When I was a child, I spoke as a child, I understood as a child, I thought as a child: but when I became a man, I put away childish things.
1 Corinthians 13:11
Mess with a Bruja, and it will mess with your life. “Bruja” is a word from the Spanish, generally it means witch. Brujo is a man and Bruja is a woman. In some tribal cultures it means healer, sort of a “witch doctor.” Their medicine can be strong, believe me. I know.
Bessie Daisy was (is?) a Bruja. When I knew her she was probably the only black woman living in the suburban borough of Bellmawr, New Jersey. Her mother, Abagail Daisy, was born in June, 1852, perhaps into slavery. There were slaves kept in what is now Bellmawr by a Quaker man, but his religious pals told him slavery was wrong and so he quit the ugly business. History suggests most of those freed blacks moved a few miles east to what is now Lawnside. As far back as the 1700s, that was a colony of freed and escaped slaves freely making their own way in the world. Abagail and Bessie, for whatever reason, stayed in Bellmawr. By the time I had my encounter with Bessie, she was living alone in a “tar paper shack” a hundred yards or so from what is now Exit 3 of the New Jersey Turnpike.
I was around 10 years old. It was the mid-to-late fifties, and I lived in Runnemede, next town down the Black Horse Pike from Bellmawr. My newly built, modern and comfortable Cape Cod house was half a mile from Bessie’s shack. Bessie was known to the local kids as a witch, someone you could tease and torment from afar, but you didn’t get close as you never knew what she might do — or what she could do. Not only was she black, but she was said to also be American Indian. She was in her sixties then. Her real name is Bessie, but everyone knew her as “Betsy Daisy.” Kids who trotted across her property as a shortcut to a swimming hole or the highway got yelled at and chased. Best to just stay away. On a particular springtime morning however, two or three pals and I didn’t stay away.
On a warm Saturday morning we were bored and decided to go to Betsy Daisy’s house and see what we could provoke. Her shack was set up on a hill. Below was a large open area that had been a sand and gravel pit. We got within a stone’s throw and began tossing rocks at her house. We expected she would come out and yell at us, but after 10 minutes or so nothing happened. We got more bored than we had been before and left. Just under the Turnpike exit ramp is a small bridge where the Black Horse Pike passes over Beaver Brook. We stopped on the bridge and looked for a while wondering what trouble to stir up next. We probably threw a few rocks into the water but decided not to go down and get wet. We started up the hill back to Runnemede.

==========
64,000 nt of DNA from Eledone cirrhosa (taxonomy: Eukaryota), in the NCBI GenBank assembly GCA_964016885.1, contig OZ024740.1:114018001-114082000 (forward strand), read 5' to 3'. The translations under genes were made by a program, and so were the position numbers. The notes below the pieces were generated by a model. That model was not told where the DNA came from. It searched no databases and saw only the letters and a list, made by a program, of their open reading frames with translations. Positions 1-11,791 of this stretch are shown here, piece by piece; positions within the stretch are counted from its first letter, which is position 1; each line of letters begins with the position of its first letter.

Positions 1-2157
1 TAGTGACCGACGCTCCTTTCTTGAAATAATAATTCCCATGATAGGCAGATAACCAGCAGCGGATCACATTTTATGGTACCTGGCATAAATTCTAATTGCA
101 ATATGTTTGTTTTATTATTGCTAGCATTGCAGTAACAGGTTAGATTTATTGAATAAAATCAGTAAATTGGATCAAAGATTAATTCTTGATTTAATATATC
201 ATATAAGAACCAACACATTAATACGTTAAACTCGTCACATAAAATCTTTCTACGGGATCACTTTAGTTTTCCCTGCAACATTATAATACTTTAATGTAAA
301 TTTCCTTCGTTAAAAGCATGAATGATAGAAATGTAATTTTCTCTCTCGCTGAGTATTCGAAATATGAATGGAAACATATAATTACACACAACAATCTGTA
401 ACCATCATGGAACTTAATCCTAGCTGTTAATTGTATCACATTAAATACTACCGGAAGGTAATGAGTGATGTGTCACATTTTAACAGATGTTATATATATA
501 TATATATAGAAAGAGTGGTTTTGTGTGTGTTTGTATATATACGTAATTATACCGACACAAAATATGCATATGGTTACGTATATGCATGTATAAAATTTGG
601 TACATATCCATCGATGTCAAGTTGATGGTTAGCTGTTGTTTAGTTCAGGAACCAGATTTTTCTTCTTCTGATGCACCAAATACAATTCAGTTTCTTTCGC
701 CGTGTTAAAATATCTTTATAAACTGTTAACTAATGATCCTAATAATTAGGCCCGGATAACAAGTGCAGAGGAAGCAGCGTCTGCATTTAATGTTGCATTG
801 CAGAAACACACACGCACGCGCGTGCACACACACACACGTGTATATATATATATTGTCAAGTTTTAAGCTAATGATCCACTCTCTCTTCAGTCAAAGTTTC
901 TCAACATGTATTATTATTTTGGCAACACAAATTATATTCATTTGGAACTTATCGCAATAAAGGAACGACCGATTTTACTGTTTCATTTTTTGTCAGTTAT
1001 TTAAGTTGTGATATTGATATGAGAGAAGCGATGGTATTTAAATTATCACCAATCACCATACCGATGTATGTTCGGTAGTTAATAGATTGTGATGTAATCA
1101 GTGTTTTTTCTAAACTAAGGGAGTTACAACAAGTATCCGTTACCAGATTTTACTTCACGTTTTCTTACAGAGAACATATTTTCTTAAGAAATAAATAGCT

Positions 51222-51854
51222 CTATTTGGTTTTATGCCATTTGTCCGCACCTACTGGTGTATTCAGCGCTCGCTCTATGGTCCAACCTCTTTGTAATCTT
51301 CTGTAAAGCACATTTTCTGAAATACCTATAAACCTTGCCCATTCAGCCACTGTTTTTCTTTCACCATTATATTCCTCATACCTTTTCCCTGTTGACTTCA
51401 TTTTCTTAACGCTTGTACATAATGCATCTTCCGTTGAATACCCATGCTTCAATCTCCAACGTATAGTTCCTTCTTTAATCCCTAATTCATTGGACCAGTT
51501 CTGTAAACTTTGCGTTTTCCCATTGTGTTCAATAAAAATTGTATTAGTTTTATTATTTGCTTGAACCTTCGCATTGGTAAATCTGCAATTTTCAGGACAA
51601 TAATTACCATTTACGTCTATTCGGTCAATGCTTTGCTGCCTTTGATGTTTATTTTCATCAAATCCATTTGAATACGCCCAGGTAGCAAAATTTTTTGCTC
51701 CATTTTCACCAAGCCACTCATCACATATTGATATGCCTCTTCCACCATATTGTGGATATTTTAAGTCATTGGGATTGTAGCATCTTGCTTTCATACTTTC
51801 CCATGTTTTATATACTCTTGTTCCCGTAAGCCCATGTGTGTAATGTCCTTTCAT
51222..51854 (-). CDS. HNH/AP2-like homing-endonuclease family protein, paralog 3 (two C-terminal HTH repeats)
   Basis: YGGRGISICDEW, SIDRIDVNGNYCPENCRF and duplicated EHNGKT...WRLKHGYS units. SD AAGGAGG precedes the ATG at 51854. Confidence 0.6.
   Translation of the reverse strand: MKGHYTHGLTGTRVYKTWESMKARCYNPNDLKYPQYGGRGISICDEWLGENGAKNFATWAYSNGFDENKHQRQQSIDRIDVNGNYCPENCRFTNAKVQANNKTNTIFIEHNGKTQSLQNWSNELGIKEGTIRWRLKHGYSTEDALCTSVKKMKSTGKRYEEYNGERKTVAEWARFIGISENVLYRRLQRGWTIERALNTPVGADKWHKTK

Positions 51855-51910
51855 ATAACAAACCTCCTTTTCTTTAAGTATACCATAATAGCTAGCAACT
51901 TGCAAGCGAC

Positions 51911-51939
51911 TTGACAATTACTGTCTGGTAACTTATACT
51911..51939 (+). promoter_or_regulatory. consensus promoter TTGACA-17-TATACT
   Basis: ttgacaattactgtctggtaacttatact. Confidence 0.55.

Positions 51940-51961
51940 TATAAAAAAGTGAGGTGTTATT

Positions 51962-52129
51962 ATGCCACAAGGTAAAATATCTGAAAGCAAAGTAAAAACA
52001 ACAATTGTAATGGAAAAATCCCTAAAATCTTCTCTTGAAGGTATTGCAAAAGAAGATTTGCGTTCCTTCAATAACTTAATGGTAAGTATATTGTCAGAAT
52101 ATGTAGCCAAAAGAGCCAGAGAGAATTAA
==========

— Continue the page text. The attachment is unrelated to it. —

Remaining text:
We had not gone more than 10 yards when I felt something. I turned around — and I was face-to-face with Betsy Daisy. Inches from that gaunt, fierce, black face of the witch in my darkest imagination. She reached out for me. I think I shrieked. Like startled starlings my pals and I took flight. A woman in her sixties is not going to catch 10 year-old boys, but we believed we were dealing with the supernatural. We didn’t stop running until we were at a hideout back in the woods off Central Avenue in Runnemede. We were frightened to the core. It’s one thing to talk about a witch, but to have one simply appear next to you…! She was nowhere in sight when we turned away from Beaver Brook, and 30 seconds later there she was right behind us — close enough to touch! And she had almost touched me. We spent most of the rest of that day in the woods. We felt safe from adults back there, but a witch, well anything could happen. We looked around constantly never knowing when she might just suddenly appear again.
Hunger eventually called, and I went home for supper. I felt okay in the house as long as the family was around. But I was scared to go into the bathroom alone. What if I were in there, and Betsy Daisy appeared and grabbed me! It was Saturday, and that was bath night, so there was no avoiding the bathroom. I put it off as long as a 10-year-old could, and then I simply forgot to close the bathroom door. And no kid in history ever “got ready for bed” faster than I did that night. I slept with a brother in my bedroom so at least I didn’t have that terror to contend with. Thank God for brothers!
Nothing happened overnight, or the next day. Soon the weeks were passing, and Betsy Daisy faded into just a recurring little PTSD episode. Find yourself alone and feel a mild panic, looking around for Betsy Daisy. Wake up in the night and wonder if a draft was moving that closet door. And then the years went by, and we moved away from Runnnemede, and Betsy Daisy became only an occasional memory.
Over the years I’d think once in awhile about Betsy Daisy. I’d wonder how a person so different had come to live where I did when I was a child. She was an old, black woman living alone in the midst of nothing but white people. We lived in nice houses, and she lived in a little black shack. Given it was the fifties, I guess she probably had none of the utilities we took for granted — electricity, running water, heat in winter. She raised chickens, that we knew.
As I got older, I’d feel more guilt each time I thought of her. I imagined how hard her life must have been. Being so poor and different and old in the midst of exploding affluence all around her. If that wasn’t bad enough she had to be tormented by thoughtless and uncaring children — and probably some adults too. We should have shown her love, but we showed her the hate so deeply ingrained in fear of the “other.” The guilt got especially bad after I moved back here (less than two miles from the old Betsy Daisy shack site) five years ago.